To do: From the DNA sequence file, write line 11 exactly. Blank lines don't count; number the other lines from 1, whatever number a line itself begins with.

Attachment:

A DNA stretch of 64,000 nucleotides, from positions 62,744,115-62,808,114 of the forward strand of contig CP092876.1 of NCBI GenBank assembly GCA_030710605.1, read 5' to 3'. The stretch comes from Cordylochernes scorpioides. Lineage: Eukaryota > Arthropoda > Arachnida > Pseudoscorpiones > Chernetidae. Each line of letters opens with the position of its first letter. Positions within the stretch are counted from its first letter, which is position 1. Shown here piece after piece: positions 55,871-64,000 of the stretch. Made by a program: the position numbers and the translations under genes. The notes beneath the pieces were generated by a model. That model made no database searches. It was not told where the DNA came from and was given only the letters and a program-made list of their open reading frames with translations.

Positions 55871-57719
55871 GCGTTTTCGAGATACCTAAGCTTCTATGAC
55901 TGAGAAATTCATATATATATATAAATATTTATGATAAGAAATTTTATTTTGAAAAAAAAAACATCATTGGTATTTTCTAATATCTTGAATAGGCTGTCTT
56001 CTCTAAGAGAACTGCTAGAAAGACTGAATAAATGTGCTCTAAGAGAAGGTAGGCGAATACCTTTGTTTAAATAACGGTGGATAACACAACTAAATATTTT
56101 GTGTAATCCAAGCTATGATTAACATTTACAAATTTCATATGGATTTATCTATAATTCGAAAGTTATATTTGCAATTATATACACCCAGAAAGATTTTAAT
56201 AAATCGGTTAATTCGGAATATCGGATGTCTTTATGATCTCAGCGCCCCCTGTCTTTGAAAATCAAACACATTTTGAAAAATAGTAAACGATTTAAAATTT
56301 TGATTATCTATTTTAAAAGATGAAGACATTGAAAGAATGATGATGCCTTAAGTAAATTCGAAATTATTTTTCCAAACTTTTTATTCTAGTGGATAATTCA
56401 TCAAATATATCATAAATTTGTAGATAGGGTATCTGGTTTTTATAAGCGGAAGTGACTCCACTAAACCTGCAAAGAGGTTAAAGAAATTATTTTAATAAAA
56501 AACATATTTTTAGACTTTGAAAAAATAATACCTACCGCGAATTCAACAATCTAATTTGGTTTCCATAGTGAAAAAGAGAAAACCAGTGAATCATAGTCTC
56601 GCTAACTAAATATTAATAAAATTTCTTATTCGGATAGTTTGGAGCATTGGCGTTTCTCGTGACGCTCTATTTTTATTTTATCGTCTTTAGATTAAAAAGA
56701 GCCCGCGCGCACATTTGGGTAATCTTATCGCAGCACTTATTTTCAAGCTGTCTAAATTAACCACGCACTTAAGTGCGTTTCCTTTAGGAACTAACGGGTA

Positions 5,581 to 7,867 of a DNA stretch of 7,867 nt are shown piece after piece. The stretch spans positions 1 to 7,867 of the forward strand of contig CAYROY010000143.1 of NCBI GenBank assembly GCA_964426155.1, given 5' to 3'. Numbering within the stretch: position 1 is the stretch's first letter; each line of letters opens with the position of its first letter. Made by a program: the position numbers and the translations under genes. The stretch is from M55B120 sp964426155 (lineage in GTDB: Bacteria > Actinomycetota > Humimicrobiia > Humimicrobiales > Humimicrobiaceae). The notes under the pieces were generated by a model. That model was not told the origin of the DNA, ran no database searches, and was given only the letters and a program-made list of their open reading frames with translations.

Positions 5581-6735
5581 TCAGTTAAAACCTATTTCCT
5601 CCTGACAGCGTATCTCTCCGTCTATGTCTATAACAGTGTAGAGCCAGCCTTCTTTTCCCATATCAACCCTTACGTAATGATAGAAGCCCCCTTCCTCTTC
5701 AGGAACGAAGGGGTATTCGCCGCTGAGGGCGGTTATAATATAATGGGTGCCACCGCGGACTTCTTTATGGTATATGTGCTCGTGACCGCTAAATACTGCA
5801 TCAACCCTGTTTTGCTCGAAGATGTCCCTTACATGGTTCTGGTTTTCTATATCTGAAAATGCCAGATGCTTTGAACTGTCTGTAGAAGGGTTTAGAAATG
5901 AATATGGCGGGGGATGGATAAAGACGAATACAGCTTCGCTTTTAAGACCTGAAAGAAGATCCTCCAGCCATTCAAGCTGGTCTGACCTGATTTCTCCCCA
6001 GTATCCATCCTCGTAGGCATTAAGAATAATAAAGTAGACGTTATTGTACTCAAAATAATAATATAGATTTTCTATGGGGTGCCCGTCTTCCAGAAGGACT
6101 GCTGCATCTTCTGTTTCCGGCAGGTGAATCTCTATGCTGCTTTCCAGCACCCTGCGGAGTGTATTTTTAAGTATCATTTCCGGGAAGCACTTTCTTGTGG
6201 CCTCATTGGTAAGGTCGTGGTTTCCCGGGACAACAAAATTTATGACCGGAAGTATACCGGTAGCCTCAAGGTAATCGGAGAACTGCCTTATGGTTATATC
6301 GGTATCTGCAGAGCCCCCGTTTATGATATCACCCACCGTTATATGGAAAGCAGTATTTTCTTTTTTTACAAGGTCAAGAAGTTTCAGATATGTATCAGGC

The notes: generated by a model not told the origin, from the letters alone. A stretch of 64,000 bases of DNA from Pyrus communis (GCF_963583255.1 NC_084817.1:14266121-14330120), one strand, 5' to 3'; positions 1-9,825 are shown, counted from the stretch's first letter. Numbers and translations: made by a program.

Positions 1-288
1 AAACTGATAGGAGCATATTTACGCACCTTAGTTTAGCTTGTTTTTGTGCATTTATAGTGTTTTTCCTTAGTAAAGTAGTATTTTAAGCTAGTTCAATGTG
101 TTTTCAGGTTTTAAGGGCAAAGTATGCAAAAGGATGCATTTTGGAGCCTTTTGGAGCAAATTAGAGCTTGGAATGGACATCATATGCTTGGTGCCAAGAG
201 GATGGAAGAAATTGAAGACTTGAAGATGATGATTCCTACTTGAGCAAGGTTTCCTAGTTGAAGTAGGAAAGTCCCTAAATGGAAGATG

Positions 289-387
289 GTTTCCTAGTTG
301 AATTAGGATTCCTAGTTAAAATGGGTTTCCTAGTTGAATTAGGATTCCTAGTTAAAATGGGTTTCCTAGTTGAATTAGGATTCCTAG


56601 GCTAACTAAATATTAATAAAATTTCTTATTCGGATAGTTTGGAGCATTGGCGTTTCTCGTGACGCTCTATTTTTATTTTATCGTCTTTAGATTAAAAAGA